Can Social Media Drive Accountable Sponsorship?

Sponsorship Accountability SeriesIn Part 8, we examine the role social media plays in managing and measuring sponsorships.

Part 1 provides an overview of the current state of sponsorship use and management.

Part 2 explores the long-term nature of sponsorship relationships and the resulting importance of fit between properties and brands.

Part 3 establishes the importance of developing the business case for sponsorship as well as contractual considerations.

Part 4 sets forth best practices in sponsorship stewardship and activation.

Part 5 provides an examination of the measurement of sponsorships.

Part 6 explores eSports as a fit for a brand’s sponsorship portfolio.

Part 7 addresses the COVID-19 pandemic and complements the previous installment on eSports.

Identified as an important sponsorship tool in the recent ANA/MASB survey, [1] social media requires context, insight and guidance regarding its use.

As the world has become primarily digital for brands and consumers, more and more marketers rely upon this landscape to magnify the value of their sponsorships. Within this scope, social media platforms facilitate fan discussions in real time – amplifying engagements, expanding reach, and aiding activation. However, the dynamism of this brand-audience interaction makes measurement more challenging, particularly because it is real time – not sustainable over time – and lacks representativeness.

The representativeness of social media dialogue is especially tricky for two reasons. One is that the most vocal on social media often do not fit the profile of the typical consumer. The second is that people self-select with whom they interact on social media. Those who follow brand accounts can often be heavily skewed towards existing, favorably disposed customers and shy of prospects that the marketer would like to bring into the fold. This also makes it difficult to identify meaningful control-comparison groups for measuring response. Exacerbating this, the algorithms used by social media companies can encourage divisiveness, creating an unfriendly brand environment. [2]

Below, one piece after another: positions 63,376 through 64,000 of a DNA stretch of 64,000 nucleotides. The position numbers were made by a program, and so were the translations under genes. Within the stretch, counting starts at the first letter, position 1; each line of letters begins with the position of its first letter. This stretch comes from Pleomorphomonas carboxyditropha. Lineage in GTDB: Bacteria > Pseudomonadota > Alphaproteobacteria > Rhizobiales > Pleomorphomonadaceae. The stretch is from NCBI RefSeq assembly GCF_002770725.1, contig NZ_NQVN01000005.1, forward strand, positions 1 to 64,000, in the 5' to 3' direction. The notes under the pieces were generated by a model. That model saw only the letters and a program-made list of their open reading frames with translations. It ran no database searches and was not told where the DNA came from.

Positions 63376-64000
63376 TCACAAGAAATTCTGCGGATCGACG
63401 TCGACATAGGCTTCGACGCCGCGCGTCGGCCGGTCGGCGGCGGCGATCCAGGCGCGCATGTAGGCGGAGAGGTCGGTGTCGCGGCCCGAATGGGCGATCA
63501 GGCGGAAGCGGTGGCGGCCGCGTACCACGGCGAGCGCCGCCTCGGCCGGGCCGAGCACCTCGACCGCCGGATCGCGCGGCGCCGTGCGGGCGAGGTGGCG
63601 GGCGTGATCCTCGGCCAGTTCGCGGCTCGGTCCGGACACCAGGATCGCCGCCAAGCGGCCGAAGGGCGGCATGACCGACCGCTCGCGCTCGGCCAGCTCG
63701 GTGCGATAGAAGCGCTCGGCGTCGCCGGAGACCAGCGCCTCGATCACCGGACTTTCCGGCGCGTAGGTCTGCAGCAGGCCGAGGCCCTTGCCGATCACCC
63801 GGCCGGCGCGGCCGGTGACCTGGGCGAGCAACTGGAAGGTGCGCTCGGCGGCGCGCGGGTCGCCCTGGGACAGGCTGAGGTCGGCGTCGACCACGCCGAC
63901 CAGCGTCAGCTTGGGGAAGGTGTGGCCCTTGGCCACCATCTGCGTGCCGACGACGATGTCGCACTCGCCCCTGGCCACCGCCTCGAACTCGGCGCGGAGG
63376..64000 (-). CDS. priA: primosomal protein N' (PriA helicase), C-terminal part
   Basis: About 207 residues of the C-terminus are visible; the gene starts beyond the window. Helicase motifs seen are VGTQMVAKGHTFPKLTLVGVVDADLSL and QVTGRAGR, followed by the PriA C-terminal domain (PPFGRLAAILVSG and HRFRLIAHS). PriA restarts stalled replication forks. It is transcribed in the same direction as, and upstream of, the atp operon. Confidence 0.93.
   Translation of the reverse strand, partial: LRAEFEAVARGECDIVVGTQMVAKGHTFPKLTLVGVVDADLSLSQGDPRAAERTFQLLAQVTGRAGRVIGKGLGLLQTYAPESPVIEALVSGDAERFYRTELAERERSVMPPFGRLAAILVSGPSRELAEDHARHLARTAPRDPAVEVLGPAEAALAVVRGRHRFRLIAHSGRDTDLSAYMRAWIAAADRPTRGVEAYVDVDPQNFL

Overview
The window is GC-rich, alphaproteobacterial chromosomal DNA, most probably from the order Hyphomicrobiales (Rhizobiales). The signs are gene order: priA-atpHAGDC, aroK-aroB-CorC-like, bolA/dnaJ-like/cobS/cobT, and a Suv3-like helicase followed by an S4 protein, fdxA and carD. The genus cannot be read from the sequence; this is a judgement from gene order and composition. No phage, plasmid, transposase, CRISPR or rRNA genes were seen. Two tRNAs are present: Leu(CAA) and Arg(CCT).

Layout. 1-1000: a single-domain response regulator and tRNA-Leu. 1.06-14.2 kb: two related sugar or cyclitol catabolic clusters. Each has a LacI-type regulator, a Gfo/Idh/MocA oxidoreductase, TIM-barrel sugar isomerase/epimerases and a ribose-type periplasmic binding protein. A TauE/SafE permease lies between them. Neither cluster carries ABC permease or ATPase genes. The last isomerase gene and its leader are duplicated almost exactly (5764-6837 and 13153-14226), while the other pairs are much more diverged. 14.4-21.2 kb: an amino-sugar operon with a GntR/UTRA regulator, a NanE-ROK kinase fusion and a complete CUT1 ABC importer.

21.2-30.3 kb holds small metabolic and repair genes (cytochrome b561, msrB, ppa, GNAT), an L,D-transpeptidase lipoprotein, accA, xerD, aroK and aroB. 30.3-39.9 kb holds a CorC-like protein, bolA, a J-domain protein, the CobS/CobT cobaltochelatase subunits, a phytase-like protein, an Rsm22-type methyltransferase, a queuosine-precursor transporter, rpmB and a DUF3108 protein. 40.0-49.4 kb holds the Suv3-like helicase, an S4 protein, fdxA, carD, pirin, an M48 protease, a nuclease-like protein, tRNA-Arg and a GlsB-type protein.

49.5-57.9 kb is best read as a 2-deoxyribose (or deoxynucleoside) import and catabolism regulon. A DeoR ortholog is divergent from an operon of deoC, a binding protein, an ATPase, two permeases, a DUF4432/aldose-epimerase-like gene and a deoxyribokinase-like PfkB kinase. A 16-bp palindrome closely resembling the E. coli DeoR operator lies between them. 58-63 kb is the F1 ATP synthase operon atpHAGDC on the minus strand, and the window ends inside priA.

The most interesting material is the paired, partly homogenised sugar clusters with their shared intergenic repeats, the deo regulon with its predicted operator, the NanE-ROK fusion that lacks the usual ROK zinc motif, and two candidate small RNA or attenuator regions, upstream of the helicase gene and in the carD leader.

Navigating these opportunities and difficulties, this article lays out best practices for the use of social media in the activation of sponsorships and encourages accurate, independent measurement and valuation of social media.

Social Growth and Evolution (the consumer and business context)

Much like digital media has evolved to transform and launch disruptive businesses, social media has evolved well beyond the creation of a network of friends. “Like, fan, and follow” behaviors have developed into a more holistic notion of social business [3] with collaborative utility across the enterprise. This includes robust customer service mechanisms, closed loop product feedback, and customer insights to employee engagement and recruiting.

With 3.8 billion people around the globe using social media, [4] it’s become part of our collective lives. A full 1.73 billion people on average log onto Facebook daily and are considered daily active users (Facebook DAU) per its most recent quarterly earnings report, up from 1.66 in the prior quarter. [5] The growth, scale, and time spent within social platforms has become an undeniable facet of everyday consumer life. [6]

According to Pew Research, a 2019 study showed that among U.S. adults who use Facebook, around three-quarters (74%) visit the site at least once a day. Other platforms also experience high levels of daily active use with the shares of Instagram users (63%) and Snapchat users (61%) visiting those sites at least daily. The enduring growth of social is a result of its ability to deliver 1:1 and one-to-many communication, media publishing and consumption as well as, increasingly, commerce. In 2018, social platforms surpassed print newspapers as a primary source of news. [7]

Social media has also changed the way many of us consume traditional media such as television. Long considered a lean-back medium, TV has become interactive with the use of a second screen. A full 50% of television-related tweets are about sports (Nielsen, 2014), and a recent survey of sports fans shows that 79% access social media while viewing televised sports content and 65% report looking up sports-related information while viewing (Cunningham & Eastin, 2015). [8] Given that the lion’s share of the sponsorship pie is dedicated to sports-related relationships, this underscores a continuing need for marketers and researchers to better understand the impact of cross media usage, second screen ‘distraction’ and the complementary impacts on brand measures.

Live events have always generated lots of conversation prior to the event, during the event, and after the event. Questions like: what song do you think will open the show? Who’s going to score first? Or, what is the most interesting matchup? are prevalent prior to the event. Discussion of game and performance specifics are the preponderance of during-event conversation. Post-event commentary tends to relive the most memorable or event-shaping moments.

Laptops, tablets and mobile devices have taken these conversations to a much broader audience. Having a screen on and being engaged with a device during an event, whether in attendance at the venue or viewing a live transmission, is now standard practice. Second and even third screen engagement with group chats and social media posts enhance the experience for many. They also benefit sponsors. Broadcasters have embraced this behavior by displaying some social media messages during events, promoting specific hashtags or asking for viewer participation.